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Playing Cards with Hoodies.

The Game of Cards

By Anna Kingsford

A story that suggests that your attitude and

expectations influence the hand you are dealt

From Dreams and Dream Stories


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I dreamed I was playing at cards with three persons, the two opposed to me being

a man and a woman with hoods pulled over their heads, and cloaks covering their

persons. I did not particularly observe them. My partner was an old man without

hood or cloak, and there was about him this peculiarity, that he did not from

one minute to another appear to remain the same. Sometimes he looked like a very

young man, the features not appearing to change in order to produce this effect,

but an aspect of youth and even of mirth coming into the face as though the

features were lighted from within. Behind me stood a personage whom I could not

see, for his hand and arm only appeared, handing me a pack of cards. So far as I

discerned, it was a man’s figure, habited in black. Shortly after the dream

began, my partner addressed me, saying,


“Do you play by luck or by skill?”


I answered” “I play by luck chiefly; I don’t know how to play by skill. But I

have generally been lucky." In fact I had already, lying by me, several tricks I

had taken. He answered me: —


“To play by luck is to trust to without; to play by skill is to trust to within.

In this game, Within goes further than Without.”


“What are trumps?” I asked.


“Diamonds are trumps,” he answered.


I looked at the cards in my hand and said to him: — “I have more clubs than

anything else.”


At this he laughed, and seemed all at once quite a youth. “Clubs are strong

cards, after all,” he said. “Don’t despise the black suits. I have known some of

the best games ever played won by players holding more clubs than you have.”


I examined the cards and found something very odd about them. There were four

suits, diamonds, hearts, clubs, and spades. But the picture cards in my hand

seemed different altogether from any I had ever seen before. One was queen of

Clubs, and her face altered as I looked at it. First it was dark, — almost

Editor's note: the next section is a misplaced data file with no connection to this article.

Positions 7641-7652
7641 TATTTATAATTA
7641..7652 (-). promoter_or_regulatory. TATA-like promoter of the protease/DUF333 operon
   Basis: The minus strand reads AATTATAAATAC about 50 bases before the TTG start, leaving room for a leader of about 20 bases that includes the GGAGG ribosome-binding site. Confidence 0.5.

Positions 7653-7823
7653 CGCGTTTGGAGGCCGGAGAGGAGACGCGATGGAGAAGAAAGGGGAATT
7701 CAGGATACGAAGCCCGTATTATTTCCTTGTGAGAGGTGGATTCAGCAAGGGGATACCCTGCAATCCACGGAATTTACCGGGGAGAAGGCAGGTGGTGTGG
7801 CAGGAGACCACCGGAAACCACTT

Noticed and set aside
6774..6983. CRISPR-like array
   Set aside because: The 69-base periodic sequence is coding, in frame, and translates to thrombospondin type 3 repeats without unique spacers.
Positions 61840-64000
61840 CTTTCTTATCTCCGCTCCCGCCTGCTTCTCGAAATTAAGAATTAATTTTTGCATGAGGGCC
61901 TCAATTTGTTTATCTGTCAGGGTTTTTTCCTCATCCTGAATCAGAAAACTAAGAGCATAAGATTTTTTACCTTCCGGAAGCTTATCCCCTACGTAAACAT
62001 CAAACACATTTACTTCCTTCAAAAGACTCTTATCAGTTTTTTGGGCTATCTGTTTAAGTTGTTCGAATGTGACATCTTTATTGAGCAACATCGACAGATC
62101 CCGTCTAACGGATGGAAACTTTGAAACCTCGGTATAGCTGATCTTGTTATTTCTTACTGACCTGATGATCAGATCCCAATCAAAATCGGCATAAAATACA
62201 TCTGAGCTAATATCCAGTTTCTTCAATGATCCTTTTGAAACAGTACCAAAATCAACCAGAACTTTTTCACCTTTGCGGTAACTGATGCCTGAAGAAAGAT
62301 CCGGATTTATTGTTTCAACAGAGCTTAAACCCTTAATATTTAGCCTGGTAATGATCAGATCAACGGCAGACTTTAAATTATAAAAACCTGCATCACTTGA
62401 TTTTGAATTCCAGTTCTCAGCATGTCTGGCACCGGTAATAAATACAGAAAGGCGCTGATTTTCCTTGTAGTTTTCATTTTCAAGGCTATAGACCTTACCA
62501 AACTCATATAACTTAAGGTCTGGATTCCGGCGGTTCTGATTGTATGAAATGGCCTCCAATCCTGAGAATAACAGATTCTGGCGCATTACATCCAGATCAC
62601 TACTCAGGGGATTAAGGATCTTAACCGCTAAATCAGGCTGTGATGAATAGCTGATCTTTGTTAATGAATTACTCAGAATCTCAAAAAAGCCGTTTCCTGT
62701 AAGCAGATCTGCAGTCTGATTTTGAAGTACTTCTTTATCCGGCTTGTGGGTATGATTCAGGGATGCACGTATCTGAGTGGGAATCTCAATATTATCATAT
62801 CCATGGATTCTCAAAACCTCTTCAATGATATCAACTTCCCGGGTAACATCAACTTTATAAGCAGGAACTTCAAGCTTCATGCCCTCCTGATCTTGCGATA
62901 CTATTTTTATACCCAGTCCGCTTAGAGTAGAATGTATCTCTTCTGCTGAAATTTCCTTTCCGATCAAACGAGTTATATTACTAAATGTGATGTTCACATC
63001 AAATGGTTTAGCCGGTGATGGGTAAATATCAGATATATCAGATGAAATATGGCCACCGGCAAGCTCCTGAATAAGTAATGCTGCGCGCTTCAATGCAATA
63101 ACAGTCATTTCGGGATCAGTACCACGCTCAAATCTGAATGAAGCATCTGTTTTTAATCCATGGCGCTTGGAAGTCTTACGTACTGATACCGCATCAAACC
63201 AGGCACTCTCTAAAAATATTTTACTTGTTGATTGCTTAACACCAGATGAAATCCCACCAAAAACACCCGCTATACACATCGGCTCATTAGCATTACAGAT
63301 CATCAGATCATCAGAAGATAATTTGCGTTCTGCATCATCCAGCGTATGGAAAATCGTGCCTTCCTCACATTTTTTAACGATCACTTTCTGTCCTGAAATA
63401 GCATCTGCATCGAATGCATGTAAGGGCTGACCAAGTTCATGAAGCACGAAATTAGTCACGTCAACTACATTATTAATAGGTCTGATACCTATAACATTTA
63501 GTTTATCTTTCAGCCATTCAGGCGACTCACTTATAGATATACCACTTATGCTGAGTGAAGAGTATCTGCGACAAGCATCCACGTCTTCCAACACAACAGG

dusky, — with the imperial crown on the head; then it seemed quite fair, the

crown changing to a smaller one of English aspect, and the dress also

transforming itself. There was a queen of Hearts, too, in an antique peasant’s

gown, with brown hair, and presently this melted into a suit of armor which

shone as if reflecting fire-light in its burnished scales. The other cards

seemed alive likewise, even the ordinary ones, just like the court-cards. There

seemed to be pictures moving inside the emblems on their faces. The clubs in my

hand ran into higher figures than the spades; these came next in number, and

diamonds next. I had no picture-cards of diamonds, but I had the Ace. And this

was so bright I could not look at it. Except the two queens of Clubs and Hearts

I think I had no picture-cards in my hand, and very few red cards of any kind.

There were high figures in the spades. It was the personage behind my chair who

dealt the cards always. I said to my partner: — “It is difficult to play at all,

whether by luck or by skill, for I get such a bad hand dealt me each time.


“That is your fault,” he said. “Play your best with what you have, and next time

you will get better cards.”


“How can that be? I asked.


“Because after each game, the tricks you take are added to the bottom of the

pack which the dealer holds, and you get the honors you have taken up from the

table. Play well and take all you can. But you must put more head into it. You

trust too much to fortune. Don’t blame the dealer; he can’t see.”


“I shall lose this game,” I said presently, for the two persons playing against

us seemed to be taking up all the cards quickly, and the lead never came to my



“It is because you don’t count your points before putting down a card,” my

partner said. “If they play high numbers, you must play higher.”


“But they have all the trumps,” I said.


“No,” he answered, “you have the highest trump of all in your own hand. It is

the first and the last. You may take every card they have with that, for it is

the chief of the whole series. But you have spades too, and high ones.” (He

seemed to know what I had.)


“Diamonds are better than spades,” I answered. “And nearly all my cards are

black ones. Besides, I can’t count, it wants so much thinking. Can’t you come

over here and play for me?”


He shook his head, and I thought that again he laughed. “No,” he replied, “that

is against the law of the game. You must play for yourself. Think it out.”


He uttered these words very emphatically and with so strange an intonation that

they dissipated the rest of the dream, and I remember no more of it.  



ATCHAM, Dec 7, 1883



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